Tap water is one of our most important basic necessities. However, the tap water provided by the municipality is worrying because it contains a lot of substances harmful to the human body. You need a water filter that will allow you to drink safe and pure water and stay away from the threat of water pollution.
The Tap Water Guidelines specify that water "should contain no harmful concentrations of chemicals or pathogenic micro-organisms, and ideally it should be aesthetically pleasing in regard to appearance, taste and odour".
Water authorities use settling, coagulation, filtering and disinfecting to ensure the safety of our drinking water, using sufficient disinfectant to stop the re-growth of microorganisms as the water travels through the pipe system to your home.
The downside of ensuring safe drinking water is the lingering taste and smell of disinfectant. If you fill up a jug with tap water and leave it to sit for a couple of hours, the disinfectant smell and taste will gradually dissipate, but many people opt for a water filter system.
When you turn on your tap, you should see clear, uncloudy water. If not, or it tastes strange, then there are ways to find out why.
Water Filter Profiles
The basic pros and cons of each type of filtering system are included below, as well as a rough estimate of initial costs. Ongoing costs can be determined by checking the volume or time it claims to filter before requiring replacement.
Be sure to factor in the cost of replacement water filter cartridges and always replace as instructed, as spent cartridges can themselves harbour micro-organisms. What each cartridge can filter varies even within the different types of dispensers.
Jug Filter(Water Pitcher Filter)
Pros: Convenient, small, and easy to use and replace filters.
Cons: Some are slow, prone to clogging and have short filter lives, meaning higher ongoing costs.
Water Pitcher Filter is one of the commonly used household water filters. It is easy to use and you can place it directly on the table.
Tap Water Filter
Pros: Most convenient at tap filter, small, and easy to use and replace filters. Easily swap between filtered and non-filtered water.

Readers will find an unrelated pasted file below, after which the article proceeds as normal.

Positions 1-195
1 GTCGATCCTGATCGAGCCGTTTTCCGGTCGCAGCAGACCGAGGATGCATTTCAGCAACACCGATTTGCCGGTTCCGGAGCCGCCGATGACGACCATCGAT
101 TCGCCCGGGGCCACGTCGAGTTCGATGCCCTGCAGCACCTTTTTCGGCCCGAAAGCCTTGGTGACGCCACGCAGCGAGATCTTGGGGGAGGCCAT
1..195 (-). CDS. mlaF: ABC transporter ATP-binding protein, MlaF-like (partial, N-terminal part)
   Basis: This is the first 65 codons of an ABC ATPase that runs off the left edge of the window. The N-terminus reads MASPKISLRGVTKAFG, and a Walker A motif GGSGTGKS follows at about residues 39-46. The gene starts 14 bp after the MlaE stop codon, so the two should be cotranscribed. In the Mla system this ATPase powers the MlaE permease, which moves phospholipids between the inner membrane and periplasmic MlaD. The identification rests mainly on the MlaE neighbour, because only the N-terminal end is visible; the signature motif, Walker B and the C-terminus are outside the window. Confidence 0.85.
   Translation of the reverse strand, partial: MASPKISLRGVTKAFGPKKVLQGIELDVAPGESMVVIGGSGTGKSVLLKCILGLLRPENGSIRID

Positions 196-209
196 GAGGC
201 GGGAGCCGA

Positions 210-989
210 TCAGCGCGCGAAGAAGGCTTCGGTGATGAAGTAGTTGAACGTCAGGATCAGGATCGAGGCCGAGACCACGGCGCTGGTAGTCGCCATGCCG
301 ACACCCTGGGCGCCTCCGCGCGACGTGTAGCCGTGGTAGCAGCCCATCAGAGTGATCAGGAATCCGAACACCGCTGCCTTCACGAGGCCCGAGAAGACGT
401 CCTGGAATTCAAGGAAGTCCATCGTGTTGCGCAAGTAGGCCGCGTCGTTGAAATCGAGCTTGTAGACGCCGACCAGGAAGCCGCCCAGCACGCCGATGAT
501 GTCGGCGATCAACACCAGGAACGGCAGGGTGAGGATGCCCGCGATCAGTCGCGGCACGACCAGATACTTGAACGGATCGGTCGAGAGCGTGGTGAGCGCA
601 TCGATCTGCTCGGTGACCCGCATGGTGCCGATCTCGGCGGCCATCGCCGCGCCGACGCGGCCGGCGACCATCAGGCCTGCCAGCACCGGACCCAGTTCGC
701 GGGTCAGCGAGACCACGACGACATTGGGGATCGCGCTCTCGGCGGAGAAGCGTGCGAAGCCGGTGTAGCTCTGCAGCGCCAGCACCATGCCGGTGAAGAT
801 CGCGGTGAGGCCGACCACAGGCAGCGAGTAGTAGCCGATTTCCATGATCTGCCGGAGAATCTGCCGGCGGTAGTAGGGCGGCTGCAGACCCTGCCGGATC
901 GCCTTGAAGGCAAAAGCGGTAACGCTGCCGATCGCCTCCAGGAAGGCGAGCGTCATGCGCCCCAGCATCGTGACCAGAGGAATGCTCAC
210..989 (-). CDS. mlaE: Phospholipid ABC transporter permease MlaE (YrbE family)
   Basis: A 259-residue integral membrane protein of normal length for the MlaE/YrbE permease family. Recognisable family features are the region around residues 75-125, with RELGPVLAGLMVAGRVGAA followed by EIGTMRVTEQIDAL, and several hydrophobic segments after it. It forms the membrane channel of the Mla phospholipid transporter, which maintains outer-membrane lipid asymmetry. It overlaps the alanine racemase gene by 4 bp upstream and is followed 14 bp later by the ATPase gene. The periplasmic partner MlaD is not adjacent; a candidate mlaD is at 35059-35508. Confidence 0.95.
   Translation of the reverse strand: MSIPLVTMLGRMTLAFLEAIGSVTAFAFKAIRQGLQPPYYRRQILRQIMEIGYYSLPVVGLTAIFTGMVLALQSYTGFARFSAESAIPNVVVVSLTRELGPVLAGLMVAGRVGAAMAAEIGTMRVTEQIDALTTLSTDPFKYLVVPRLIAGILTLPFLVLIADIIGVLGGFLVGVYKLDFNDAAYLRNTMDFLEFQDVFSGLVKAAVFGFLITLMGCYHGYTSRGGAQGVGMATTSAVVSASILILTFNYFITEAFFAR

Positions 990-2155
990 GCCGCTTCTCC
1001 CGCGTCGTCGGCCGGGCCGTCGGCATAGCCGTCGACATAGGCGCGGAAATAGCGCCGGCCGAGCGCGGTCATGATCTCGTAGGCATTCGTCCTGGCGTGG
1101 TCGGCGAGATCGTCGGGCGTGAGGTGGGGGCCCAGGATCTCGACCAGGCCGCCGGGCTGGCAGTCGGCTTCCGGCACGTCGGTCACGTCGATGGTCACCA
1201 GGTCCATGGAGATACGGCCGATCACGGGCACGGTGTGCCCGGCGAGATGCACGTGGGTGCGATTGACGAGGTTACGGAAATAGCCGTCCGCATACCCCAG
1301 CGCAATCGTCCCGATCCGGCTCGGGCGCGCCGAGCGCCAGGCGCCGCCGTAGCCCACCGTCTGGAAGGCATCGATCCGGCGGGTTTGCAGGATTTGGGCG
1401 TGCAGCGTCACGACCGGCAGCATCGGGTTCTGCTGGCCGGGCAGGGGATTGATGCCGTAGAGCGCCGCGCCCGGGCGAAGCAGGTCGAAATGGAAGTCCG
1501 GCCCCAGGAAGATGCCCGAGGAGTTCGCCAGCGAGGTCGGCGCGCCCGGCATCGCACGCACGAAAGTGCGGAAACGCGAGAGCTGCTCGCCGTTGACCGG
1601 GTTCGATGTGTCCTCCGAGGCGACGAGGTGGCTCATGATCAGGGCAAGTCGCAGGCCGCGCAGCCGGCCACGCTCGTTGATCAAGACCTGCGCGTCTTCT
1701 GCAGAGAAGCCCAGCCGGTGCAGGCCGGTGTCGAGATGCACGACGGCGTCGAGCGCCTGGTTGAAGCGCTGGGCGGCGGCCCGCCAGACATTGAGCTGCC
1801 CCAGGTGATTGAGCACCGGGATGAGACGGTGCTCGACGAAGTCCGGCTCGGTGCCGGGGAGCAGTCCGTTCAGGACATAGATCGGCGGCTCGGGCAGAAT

Cons: Slows the flow of water and cannot be used on all taps.
The faucet filter can be mounted on the faucet for easy installation; however, you will need to change the water filter cartridge frequently to ensure that pure water is available for long periods of time.
Pros: Filters large amounts of water without plumbing modification. Less likely to clog than jug or tap-mounted filters.
Cons: Clutters countertops and cannot be used on all taps.
Pros: Filters large amounts of water without cluttering up countertop, or attaching to existing tap. Less likely to clog than jug or tap-mounted filters.
Cons: Takes up under-sink space and requires plumbing modification. Most expensive option.
The RO System is a common Under-sink water filter that filters almost all contaminants in the water. You can drink it directly from the filtered water.
Other Water Filter Options
You can also buy shower water filters or ones built into fridge ice and water systems. These are generally carbon filters.
There is also an option to fit out the entire house, but they're expensive and generally only justified in quite specific situations (for example, if you have a poor-quality water supply).
Water Filter Mediums
All the filter systems above can have different types or combinations of filter mediums. Your choice depends on what you want to filter out.
Filtration/Adsorption: Water Filter involves using a substance, typically carbon, to make contaminants adhere to the many pores (like pumice) within the carbon source, also called adsorption. The source of carbon can be coconut, charcoal, ceramic, etc. This helps remove odour, taste and particles in the water.
Softeners: If you have a hard water source, you will notice a build up in kettles, bathtubs and sinks. These are normally a result of large amounts of minerals in your water. A softener water filter medium will reduce the amount of minerals.
UV Treatment: This uses ultraviolet light to disinfect water. However, it only works on relatively clear water, otherwise the light doesn't penetrate sufficiently.
Reverse-Osmosis: This passes water under high pressure through a thin membrane. Most contaminants are physically blocked and washed away. It uses a lot of energy and water; up to 85 percent of the water can be wasted in the process. However, it does remove a wide range of contaminants.
Distillation: This is also energy intensive. It boils the water, collecting the condensing water to remove many contaminants, though not all.
Does Water Filter Work?
How can you be sure these water filters do what they say, without proof? One thing to look for is certification. The NSF International provides a range of certifications for products that involve initial and periodic testing:
NSF 42 covers aesthetic effects such as chlorine, taste, odour and particles.
NSF 53 covers health effects such as cysts (giardia, cryptosporidium), a range of organic chemicals (such as THM and pesticides) and heavy metals.
The Australian standard AS/NZS4348 covers a wide range of contaminants, such as taste, odour and microbiological and chemical impurities. There are also standards for water softeners (cation exchangers: (NSF 44), reverse-osmosis (NSF 58) and distillation (NSF 62) systems.
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